Bordeaux is a magical, historic city in the southwest region of France, Nouvelle-Aquitaine, not far from the Atlantic Ocean. It is part of the Gironde department in France. The historic center of the city is listed as a UNESCO World Heritage Site for its phenomenal architecture dating to the 18th century. In fact, you may not know that Bordeaux has the second highest number of preserved historical buildings in France, after Paris.
The city is of significant historical importance in France due to its role as the temporary capital of France during several wars like World War II when it became clear that Paris was falling under German rule. It was also the site where Portuguese general Aristides de Sousa Mendes granted thousands of illegal visas to refugees fleeing German occupation of France, saving countless lives.
“Take Versailles, add Antwerp, and you have Bordeaux.”Victor Hugo
I had the chance to discover the city during a few days this July, where I explored the city’s top attractions and sights. Here are the best activities to do when in Bordeaux:
1. Visit the Porte Cailhau
A prime example of Medieval architecture in Bordeaux, the Porte Cailhau is a must-see when visiting Bordeaux.
5 Things You Didn’t Know About Porte Cailhau!
2. Wander the Place de la Bourse
This impressive palace was designed in 18th-century France, by royal architect Jacques Gabriel, and is reminiscent of his earlier project: Paris’ Place Vendôme!
10 Interesting Facts About Place de la Bourse
3. Walk the Place des Quinconces and Admire the Monument aux Girondins
The Place des Quinconces is famous for being one of the largest open squares in Europe. I was quite disappointed in this plaza because while it is large, there is essentially nothing but small pebbles inside. Nevertheless, it’s recommended to visit the square as well as the monument on the far end: Monument aux Girondins which was raised between 1894 and 1902, in memory of the Girondins.
4. See the Grosse Cloche
One of the oldest belfries in France, the Grosse Cloche is a wonderful sight to see in Bordeaux. It dates back to 1775 and rings six times per year for special occasions such as Bastille Day, VE Day, and Remembrance Day, in addition to the first Sunday of each month at noon. The gateway also served as a defensive barrier as well as a prison! You can tour the inside of the gateway where a guide will show you the creepy dungeons where former prisoners were locked away!
5. Drink some Bordeaux wine!
Most people know Bordeaux for its world-famous wine. The production of wine in Bordeaux dates back to the mid-first century when it was first introduced by the Romans for local consumption. Incredibly, Bordeaux has over 250,000 acres of vineyards and more than 10,000 wine-producing chateaux! Annually, approximately 960 million bottles of wine are produced in the region. If you see a bottle of wine from Médoc or Château Haut-Brion, then you know it comes from this area!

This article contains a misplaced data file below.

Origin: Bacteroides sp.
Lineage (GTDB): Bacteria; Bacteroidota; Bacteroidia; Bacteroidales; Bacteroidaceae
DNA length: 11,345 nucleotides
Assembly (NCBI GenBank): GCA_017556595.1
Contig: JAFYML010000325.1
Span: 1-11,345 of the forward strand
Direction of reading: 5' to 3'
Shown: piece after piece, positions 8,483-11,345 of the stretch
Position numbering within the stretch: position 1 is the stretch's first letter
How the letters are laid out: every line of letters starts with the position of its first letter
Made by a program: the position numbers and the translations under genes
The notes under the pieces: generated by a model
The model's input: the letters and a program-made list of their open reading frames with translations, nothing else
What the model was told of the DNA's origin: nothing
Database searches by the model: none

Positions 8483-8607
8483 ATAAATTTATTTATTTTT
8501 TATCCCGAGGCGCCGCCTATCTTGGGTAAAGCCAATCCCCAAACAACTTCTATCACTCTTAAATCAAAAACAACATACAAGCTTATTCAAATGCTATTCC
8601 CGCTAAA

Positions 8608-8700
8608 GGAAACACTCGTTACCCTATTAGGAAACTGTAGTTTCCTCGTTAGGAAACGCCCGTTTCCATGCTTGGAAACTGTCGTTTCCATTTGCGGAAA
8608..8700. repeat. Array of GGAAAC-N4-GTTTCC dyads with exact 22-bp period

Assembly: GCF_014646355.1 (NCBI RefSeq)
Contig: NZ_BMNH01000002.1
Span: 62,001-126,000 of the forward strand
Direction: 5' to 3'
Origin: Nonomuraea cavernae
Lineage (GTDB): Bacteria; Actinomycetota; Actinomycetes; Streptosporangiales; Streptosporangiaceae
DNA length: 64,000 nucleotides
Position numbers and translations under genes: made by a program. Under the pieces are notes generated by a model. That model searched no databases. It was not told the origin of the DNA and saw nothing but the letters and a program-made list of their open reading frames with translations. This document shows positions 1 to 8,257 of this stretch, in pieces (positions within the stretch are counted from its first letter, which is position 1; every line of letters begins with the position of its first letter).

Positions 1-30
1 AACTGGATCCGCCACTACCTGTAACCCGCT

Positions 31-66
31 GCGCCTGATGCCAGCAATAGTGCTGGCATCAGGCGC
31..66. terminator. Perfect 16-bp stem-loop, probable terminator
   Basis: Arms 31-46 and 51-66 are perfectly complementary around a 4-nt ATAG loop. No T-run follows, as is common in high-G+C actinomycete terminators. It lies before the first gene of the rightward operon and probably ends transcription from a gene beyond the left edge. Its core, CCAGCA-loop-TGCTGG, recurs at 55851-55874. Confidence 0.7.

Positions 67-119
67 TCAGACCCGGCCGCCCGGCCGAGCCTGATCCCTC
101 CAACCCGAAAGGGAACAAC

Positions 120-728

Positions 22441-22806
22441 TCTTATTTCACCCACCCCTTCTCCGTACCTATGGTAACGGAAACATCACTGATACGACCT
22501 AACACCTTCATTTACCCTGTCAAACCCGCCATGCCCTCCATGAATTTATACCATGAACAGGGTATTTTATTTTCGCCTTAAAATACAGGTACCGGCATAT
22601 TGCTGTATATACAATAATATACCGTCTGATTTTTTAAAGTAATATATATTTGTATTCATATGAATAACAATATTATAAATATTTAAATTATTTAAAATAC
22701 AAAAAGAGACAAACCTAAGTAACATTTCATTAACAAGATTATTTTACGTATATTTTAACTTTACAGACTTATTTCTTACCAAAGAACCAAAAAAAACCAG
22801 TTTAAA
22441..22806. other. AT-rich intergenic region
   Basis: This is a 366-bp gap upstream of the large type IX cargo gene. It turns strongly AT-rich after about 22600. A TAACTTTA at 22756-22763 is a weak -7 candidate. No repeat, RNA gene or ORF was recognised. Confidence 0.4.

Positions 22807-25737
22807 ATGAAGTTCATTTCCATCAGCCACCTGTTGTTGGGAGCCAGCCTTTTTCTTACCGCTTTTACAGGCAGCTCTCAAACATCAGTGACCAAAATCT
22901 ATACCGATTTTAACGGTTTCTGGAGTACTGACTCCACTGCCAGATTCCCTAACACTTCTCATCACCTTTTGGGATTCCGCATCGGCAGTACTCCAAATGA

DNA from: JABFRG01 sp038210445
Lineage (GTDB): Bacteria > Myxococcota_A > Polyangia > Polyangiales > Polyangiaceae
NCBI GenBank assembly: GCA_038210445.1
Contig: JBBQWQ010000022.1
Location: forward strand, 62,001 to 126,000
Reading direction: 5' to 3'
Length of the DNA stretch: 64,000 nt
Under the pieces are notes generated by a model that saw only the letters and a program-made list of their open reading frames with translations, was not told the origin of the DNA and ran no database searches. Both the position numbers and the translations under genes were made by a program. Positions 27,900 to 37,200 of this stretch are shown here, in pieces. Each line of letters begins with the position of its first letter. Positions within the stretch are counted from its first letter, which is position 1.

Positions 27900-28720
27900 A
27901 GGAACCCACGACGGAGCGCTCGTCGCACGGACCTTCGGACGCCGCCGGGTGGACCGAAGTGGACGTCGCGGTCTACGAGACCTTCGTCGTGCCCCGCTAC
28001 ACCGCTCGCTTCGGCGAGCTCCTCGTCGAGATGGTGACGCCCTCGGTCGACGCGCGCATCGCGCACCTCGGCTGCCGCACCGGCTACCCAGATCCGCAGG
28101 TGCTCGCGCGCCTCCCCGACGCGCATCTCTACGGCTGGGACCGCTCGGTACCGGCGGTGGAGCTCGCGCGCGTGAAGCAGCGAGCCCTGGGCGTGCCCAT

I had some Saint-Emilion wine at Chez Fred, a well-situated bar located just across from the Porte Cailhau.
6. Le Boulanger de l’Hôtel de Ville
I loved this charming café located in the city center of Bordeaux. Stop in for some tasty boulangerie treats and your morning coffee!
7. Shop Local
There are a number of local shops you can visit in Bordeaux to pick up gifts for your friends and family back home.
8. Walk the Pont de Pierre
The Pont de Pierre is the first stone bridge built in Bordeaux. It was commissioned by Napoleon to connect the left and right banks of the Garonne river and opened in 1822!
9. See Xavier Veilhan’s Blue Lion Sculpture
Art lovers should check out the Blue Lion sculpture, by famed French artist Xavier Veilhan, just across from the Pont de Pierre. For those traveling by metro, the sculpture is located above ground at the Stalingrad station.
10. Visit the Museum La Cité du Vin
Of course, a city like Bordeaux should have a museum dedicated to wine! Visit the Cité du Vin to learn about wine, attend wine tastings, and admire the stunning modern architecture of the museum itself, reminiscent of wine swirling in a glass!
Lastly, Bordeaux is a region with rich cultural surroundings, and it would be a shame to visit without exploring a bit! I recommend a day trip to Arcachon for some beach action or Saint-Emilion for a charming small wine town! Both can be reached easily by the French railway SNCF.
I hope you find these things to do in Bordeaux useful and have a wonderful trip to the southwest of France!
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